Cytomegalovirus: the unknown danger
HOW do you counsel a pregnant woman about the dangers of an infection that is common, very likely to be transmitted to them by their own toddler, tricky to test for, has no accepted treatment, yet has devastating consequences for the fetus?
Infection with cytomegalovirus (CMV) is one such issue facing doctors who manage women during pregnancy.
But despite being a common viral infection, CMV is something very few patients are familiar with.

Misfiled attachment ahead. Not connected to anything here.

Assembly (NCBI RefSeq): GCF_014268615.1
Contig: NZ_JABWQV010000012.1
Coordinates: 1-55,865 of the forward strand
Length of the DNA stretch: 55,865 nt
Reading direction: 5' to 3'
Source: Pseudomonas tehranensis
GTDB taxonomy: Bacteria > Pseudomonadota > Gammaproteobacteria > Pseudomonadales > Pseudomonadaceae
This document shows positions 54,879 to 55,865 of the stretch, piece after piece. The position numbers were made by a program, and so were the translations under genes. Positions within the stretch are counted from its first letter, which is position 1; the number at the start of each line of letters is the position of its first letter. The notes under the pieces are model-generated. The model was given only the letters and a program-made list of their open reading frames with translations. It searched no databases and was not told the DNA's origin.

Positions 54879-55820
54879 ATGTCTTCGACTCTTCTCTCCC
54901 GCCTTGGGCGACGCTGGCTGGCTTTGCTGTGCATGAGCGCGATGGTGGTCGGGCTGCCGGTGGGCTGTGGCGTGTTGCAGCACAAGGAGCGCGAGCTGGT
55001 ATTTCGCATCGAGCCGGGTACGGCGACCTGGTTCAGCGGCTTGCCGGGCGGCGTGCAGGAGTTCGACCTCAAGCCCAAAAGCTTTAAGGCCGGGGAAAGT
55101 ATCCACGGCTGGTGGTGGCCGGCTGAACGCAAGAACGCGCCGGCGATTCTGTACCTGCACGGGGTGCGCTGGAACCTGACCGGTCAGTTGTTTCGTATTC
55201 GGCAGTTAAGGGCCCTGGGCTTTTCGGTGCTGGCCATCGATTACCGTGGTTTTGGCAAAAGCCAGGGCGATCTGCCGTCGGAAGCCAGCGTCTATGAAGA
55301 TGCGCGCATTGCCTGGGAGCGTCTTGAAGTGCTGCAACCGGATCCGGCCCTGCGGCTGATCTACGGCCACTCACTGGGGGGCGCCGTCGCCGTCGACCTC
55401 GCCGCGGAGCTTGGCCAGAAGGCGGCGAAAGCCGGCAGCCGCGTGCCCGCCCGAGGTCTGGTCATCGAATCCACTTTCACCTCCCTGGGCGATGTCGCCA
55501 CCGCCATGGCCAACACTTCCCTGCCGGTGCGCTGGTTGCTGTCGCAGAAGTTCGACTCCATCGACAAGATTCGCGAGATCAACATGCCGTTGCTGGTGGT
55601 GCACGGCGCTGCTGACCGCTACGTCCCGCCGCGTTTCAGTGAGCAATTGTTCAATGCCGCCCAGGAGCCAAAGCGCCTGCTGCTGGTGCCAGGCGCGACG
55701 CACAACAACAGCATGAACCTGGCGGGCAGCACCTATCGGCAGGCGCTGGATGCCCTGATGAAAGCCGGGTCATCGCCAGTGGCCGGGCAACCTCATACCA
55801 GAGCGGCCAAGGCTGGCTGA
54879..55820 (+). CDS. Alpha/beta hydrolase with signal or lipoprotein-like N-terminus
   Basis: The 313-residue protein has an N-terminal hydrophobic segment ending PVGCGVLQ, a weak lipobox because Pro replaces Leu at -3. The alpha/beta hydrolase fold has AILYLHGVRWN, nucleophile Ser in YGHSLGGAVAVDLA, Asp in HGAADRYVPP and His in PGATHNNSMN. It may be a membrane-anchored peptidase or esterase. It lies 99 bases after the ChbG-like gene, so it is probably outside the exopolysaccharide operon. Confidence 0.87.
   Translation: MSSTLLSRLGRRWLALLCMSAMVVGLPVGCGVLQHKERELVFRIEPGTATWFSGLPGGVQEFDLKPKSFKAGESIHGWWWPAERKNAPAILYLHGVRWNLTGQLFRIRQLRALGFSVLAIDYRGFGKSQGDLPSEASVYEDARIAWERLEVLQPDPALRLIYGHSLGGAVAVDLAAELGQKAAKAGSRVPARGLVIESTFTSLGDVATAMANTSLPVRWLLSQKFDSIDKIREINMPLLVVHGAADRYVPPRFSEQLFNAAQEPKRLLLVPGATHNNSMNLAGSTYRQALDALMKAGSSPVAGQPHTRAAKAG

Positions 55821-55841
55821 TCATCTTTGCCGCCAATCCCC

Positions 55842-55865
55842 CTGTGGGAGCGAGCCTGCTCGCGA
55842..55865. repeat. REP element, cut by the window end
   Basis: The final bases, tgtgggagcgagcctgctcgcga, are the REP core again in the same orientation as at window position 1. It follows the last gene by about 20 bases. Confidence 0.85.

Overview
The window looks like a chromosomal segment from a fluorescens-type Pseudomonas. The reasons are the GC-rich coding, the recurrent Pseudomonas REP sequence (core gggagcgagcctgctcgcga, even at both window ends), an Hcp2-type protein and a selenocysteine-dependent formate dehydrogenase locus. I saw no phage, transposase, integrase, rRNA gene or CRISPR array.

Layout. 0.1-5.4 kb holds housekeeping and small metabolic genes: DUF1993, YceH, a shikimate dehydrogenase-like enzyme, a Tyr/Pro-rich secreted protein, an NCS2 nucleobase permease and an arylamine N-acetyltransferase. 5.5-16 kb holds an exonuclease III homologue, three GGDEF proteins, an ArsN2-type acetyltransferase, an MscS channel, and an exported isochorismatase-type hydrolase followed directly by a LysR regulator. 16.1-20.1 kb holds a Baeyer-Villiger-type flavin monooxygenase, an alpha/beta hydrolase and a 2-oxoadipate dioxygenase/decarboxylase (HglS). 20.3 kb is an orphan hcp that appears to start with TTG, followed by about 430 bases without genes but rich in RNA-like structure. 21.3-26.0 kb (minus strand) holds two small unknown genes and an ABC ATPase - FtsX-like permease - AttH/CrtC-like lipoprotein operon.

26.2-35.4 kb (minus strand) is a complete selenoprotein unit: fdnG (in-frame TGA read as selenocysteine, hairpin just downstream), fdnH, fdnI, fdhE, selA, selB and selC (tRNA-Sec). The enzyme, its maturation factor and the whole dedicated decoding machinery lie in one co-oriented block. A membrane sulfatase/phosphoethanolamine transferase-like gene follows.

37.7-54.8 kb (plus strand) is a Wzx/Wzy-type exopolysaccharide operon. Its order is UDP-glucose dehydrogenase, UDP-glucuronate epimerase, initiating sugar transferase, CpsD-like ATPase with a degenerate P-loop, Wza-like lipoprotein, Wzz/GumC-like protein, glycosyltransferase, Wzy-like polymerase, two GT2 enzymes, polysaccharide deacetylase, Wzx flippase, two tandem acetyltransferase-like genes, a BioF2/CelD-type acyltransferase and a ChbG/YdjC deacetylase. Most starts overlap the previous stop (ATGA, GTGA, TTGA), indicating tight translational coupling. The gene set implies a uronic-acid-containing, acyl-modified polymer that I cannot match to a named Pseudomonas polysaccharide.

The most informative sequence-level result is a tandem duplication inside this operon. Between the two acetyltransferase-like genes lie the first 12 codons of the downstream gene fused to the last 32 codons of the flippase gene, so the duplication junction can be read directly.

In fact, Sydney virology expert Professor Bill Rawlinson suggests the first time most people hear about it is when they are dealing with its terrible consequences.
“I see so many patients who say they have heard of hepatitis, they have heard of HIV, they have heard of rubella, but they have not heard of cytomegalovirus,” he says.
“And yet congenital cytomegalovirus is the most common congenital infection occurring in Australia.